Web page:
The trade coverage of the regular import-facilitating measures stood at USD 731.3 billion (up from USD 544.7 billion in the previous period) while that of import restrictions came in at USD 440.9 billion (down from USD 746.9 billion). This is a positive development. This drop was likely a result of the sharp decline in overall global trade flows, the diversion of governments' attention towards fighting the pandemic — through trade policy as well as other areas, and a general commitment to keep trade flowing.
However, import-restrictive measures continue to accumulate over time. At the end of 2019, some 8.7% of world imports (1.6 trillion dollars) were affected by all such measures implemented since 2009 and still in force. Our estimates for 2020 suggest that the stockpile of import restrictions continue to grow and that any roll-back of restrictions is minimal. This should be of concern to all of us. And it should be something that we continue to monitor closely.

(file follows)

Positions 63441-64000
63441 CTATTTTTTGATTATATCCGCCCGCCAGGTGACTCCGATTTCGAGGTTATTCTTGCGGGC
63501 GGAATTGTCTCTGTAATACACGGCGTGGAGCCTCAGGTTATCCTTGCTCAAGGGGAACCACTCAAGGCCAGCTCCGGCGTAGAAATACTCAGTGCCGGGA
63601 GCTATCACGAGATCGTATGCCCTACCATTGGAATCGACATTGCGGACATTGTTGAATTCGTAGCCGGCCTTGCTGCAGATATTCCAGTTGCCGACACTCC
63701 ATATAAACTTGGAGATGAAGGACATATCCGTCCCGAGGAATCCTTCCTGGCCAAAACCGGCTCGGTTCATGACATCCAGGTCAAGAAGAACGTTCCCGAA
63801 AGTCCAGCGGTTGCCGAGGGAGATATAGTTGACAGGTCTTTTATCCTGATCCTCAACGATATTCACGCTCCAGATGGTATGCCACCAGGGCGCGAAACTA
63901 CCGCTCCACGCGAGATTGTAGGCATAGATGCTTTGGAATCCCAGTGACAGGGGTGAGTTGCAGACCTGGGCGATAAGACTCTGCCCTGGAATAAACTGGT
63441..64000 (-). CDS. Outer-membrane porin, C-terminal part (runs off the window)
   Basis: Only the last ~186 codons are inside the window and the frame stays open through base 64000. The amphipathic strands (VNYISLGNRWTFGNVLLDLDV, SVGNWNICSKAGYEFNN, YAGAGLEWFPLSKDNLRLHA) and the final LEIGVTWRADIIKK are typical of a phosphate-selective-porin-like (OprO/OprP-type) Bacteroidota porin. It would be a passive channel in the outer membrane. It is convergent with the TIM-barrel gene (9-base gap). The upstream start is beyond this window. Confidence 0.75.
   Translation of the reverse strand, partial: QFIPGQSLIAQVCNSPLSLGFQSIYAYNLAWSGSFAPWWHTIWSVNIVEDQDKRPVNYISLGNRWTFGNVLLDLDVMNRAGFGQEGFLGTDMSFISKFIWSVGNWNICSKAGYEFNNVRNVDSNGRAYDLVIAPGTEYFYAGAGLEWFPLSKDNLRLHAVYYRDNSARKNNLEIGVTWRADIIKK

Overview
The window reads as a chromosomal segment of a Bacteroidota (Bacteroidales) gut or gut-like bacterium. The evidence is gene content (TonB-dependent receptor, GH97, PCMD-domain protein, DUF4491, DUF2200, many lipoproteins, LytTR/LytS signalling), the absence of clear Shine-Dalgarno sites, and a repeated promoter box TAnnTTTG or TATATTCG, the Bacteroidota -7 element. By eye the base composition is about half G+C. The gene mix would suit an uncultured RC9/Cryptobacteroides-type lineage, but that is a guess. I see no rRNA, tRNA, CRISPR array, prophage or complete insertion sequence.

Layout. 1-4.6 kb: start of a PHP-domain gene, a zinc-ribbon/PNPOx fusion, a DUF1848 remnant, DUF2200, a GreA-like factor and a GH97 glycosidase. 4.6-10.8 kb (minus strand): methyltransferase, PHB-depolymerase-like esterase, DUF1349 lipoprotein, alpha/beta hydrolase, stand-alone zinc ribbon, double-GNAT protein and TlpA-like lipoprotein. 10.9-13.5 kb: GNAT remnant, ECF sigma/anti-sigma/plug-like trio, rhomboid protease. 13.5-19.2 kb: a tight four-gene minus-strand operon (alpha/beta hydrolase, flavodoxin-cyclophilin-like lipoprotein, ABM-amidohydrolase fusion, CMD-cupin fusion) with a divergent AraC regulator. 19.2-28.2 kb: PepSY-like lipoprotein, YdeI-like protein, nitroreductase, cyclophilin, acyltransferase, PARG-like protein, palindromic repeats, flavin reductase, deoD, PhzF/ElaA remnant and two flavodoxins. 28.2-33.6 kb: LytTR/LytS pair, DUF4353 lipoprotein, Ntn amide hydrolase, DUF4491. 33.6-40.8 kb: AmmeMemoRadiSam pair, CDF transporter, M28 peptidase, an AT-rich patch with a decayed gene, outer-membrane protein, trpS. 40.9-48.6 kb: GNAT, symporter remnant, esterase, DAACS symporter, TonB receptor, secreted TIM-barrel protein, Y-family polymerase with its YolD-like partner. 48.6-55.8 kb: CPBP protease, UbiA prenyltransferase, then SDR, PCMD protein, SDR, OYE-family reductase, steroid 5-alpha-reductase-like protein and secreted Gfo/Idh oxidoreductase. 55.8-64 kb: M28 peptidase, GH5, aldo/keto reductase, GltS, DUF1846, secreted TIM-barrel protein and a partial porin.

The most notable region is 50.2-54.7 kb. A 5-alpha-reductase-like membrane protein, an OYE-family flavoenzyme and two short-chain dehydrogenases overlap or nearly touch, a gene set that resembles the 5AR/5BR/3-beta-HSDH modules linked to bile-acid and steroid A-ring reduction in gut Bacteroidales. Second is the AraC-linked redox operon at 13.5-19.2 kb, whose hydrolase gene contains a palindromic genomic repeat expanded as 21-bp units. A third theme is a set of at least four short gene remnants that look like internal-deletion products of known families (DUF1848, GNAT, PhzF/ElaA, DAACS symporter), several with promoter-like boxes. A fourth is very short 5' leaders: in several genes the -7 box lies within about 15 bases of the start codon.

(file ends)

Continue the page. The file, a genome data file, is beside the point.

Now, let me say a word about trade and trade-related measures taken in response to the COVID-19 pandemic.
Most of the 335 COVID-19 measures on goods taken since the outbreak of the pandemic were trade-facilitating, and most of them were adopted on a temporary basis. Although in the early stages of the pandemic most measures restricted trade, as at mid-October 2020, 195 (58%) of all measures were of a trade-facilitating nature. A total of 140 measures (42%) could be considered as trade restrictive.
The gradual phase-out of export restrictions targeting products such as surgical masks, gloves, medicines, and disinfectants continued during the second half of the year, together with the roll back of other measures taken in the early stages of the pandemic. Around 39% of the COVID-19 restrictive measures implemented by WTO Members and Observers had been repealed by mid-October. By then, around 18% of COVID-19 trade facilitating measures had also been eliminated.